To-dos for the pilot project manager:
  • Сhoose the test and control stores with the amount of paying by loyalty points is the same (or these amounts are the same share of stores' revenue).
  • Or remove written-off loyalty points from the resulting calculations of gross profit (remove written-off points from receipts)

Parameter 8. Identical functions of the store and its warehouse, the same write-offs

The test and control stores should perform the same list of functions and have the same amount of write-offs.

1 - The hypermarket worked also as a warehouse for the chain's online store. Therefore, its assortment in non-food categories was much wider than in other hypermarkets.
It is incorrect to compare sales of frying pans in two stores, if
one store offers 50 types of frying pans,
and another offers only five types of pans.
Therefore, they didn't include in the pilot the hypermarket with functions of an online store's warehouse.

2 - The pharmacy was a "transshipment warehouse" for other pharmacies. For this reason, its assortment was abnormally wide compared to other stores of this chain. Its volume of write-offs was abnormally large for the same reason; this warped the pharmacy's financial results. This pharmacy was not included in the pilot.

3 - The pharmacy chain had a rule to formalize all write-offs as a sale for 1 cent.
This warped the results of dynamic pricing, and added complexity to the training of algorithms.
The decision was to remove receipts with write-offs from the sales data and from the resulting calculations.
To-dos for the pilot project manager:
  • Choose test and control stores with similar write-off amounts (or these amounts are the same share of stores' revenue).
  • Or remove write-offs from data for analysis and from calculations of the resulting indicators of the pilot
  • Do not include in the pilot stores with unusual functions and abnormal assortment for the chain

Parameter 9. Identical share of wholesale purchases, identical share of business purchases

The share of wholesale and business purchases in the revenue of the test and control stores should be the same.

The test hypermarket was located next to a business center with offices, warehouses, and manufacturing spaces. For this reason, business customers often made office and small-scale wholesale purchases, at a price for "ordinary" shoppers, and they paid at ordinary cashouts.
In the control hypermarket, there were significantly fewer small-scale wholesale and office purchases.

Wholesale purchases made "noise" in data and complicated the training of ML pricing algorithms. On a certain day, sales of an item could grow due to not price optimization, but because a "wholesale/office customer" came.

The solution was removing "abnormal receipts" from the sales data of both stores. "Abnormal" were receipts with an amount or number of units greater than certain values.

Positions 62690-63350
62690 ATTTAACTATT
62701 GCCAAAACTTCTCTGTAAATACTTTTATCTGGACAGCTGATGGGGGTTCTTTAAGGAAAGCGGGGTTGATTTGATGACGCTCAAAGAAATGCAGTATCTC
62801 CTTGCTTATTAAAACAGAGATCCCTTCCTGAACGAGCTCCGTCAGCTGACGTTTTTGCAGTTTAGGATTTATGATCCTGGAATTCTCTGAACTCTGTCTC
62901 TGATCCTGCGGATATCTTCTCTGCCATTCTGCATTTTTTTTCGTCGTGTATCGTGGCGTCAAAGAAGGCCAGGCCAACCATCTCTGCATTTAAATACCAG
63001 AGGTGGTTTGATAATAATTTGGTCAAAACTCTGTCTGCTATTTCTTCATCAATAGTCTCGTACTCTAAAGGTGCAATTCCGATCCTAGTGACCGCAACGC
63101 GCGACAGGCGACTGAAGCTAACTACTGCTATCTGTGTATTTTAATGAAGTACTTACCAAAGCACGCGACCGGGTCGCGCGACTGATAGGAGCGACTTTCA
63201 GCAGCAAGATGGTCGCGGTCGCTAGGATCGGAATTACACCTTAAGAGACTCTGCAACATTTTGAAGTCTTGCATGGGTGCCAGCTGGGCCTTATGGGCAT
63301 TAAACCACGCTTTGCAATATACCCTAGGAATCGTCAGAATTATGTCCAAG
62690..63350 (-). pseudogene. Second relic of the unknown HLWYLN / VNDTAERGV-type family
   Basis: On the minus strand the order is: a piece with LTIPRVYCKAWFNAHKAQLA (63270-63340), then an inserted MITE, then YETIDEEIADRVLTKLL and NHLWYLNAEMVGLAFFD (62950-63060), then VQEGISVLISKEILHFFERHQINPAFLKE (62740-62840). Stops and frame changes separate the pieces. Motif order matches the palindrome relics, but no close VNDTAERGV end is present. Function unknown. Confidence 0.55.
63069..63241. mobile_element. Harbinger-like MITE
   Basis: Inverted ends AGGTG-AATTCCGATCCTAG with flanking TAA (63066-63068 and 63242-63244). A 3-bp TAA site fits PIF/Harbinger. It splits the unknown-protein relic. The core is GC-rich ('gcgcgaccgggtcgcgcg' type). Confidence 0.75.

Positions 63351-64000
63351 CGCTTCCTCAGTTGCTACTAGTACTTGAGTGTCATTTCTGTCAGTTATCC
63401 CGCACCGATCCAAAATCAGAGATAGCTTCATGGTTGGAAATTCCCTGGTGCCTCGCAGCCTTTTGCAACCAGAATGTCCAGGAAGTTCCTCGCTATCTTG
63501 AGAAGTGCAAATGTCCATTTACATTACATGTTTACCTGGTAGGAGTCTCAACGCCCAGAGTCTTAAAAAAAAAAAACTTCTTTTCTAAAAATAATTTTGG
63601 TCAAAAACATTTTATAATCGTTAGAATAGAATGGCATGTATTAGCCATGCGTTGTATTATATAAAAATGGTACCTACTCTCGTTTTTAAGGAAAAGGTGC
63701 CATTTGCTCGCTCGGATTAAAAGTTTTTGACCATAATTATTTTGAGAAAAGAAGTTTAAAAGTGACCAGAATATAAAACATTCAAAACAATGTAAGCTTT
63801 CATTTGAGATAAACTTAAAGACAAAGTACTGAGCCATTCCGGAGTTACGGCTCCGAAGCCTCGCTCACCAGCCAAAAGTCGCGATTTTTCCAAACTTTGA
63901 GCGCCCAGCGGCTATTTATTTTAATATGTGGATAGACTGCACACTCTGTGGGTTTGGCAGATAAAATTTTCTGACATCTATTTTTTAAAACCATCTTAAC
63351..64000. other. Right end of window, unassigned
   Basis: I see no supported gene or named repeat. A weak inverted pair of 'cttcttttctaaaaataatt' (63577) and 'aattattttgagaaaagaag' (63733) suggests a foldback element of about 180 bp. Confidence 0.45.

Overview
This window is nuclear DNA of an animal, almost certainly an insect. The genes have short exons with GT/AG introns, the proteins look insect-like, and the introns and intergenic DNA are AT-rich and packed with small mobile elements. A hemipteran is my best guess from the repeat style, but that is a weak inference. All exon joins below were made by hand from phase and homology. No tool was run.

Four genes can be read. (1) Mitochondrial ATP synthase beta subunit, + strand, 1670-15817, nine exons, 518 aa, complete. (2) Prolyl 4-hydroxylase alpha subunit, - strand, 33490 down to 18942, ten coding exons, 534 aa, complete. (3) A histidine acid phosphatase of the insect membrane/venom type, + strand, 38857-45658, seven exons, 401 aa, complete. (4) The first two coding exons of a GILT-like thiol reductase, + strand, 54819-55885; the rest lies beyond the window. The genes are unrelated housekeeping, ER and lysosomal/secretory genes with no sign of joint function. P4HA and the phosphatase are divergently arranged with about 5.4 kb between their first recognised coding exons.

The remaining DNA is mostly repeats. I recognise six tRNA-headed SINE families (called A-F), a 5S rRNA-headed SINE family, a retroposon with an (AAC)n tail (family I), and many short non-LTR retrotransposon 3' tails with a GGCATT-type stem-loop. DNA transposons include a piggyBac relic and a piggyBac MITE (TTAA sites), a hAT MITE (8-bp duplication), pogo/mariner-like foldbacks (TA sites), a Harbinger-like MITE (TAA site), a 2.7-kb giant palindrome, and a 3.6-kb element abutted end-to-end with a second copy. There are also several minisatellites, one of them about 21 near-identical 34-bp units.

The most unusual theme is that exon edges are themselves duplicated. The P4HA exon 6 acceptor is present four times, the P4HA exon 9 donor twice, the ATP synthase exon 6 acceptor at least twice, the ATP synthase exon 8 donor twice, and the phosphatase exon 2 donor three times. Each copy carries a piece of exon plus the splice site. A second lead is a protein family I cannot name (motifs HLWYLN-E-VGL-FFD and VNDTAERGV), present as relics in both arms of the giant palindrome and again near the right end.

To-dos for the pilot project manager:
  • Choose test and control stores with the same share of wholesale sales.
  • Or remove abnormally large receipts from the analyzing data and final results.
  • Nikita Tsukanov
    CEO Imprice — dynamic pricing software,
    The procedure for conducting A/B testing of dynamic pricing in offline retail consists of the following steps:

    Select stores that are identical or highly similar.

    Implement dynamic pricing in one (test) store, while maintaining the existing pricing management approach in the other (control) store.

    Throughout the pilot, ensure that the pricing methodology remains the sole differentiating factor in the stores' operations.

    Upon completion of the pilot, assess the results of dynamic pricing by calculating the difference in the target metrics between the control and test stores.

    We will now examine the tools large retail chains can utilize to identify "identical stores" for the pilot, as well as the options available to smaller chains lacking "identical stores."

Data Science Approach. Selecting Stores for A/B Testing with Machine Learning Algorithms

Large retail chains with thousands of stores, such as Conad, can leverage machine learning algorithms to select suitable control and test stores. The general search methodology involves the following steps:

1 - Algorithms study the overall sales dynamics of the chain's stores.

2 - By clustering time series, they identify and group together stores with highly similar sales dynamics into clusters.

3 - Within each cluster, the algorithms compare the proportions of sales attributed to specific product groups and categories among the stores. This process involves examining both the shares of the categories themselves and the dynamics of these shares, with the goal of identifying stores with similar overall dynamics and no significant differences in sales structure.

4 - Next, algorithms search for stores with comparable key performance indicators, such as the number of transactions (traffic), average order value, revenue, and profitability.

5 - Finally, they compare the descriptive characteristics of similar stores, including:
store format,
location ("downtown / residential area"),
street retail or shopping center,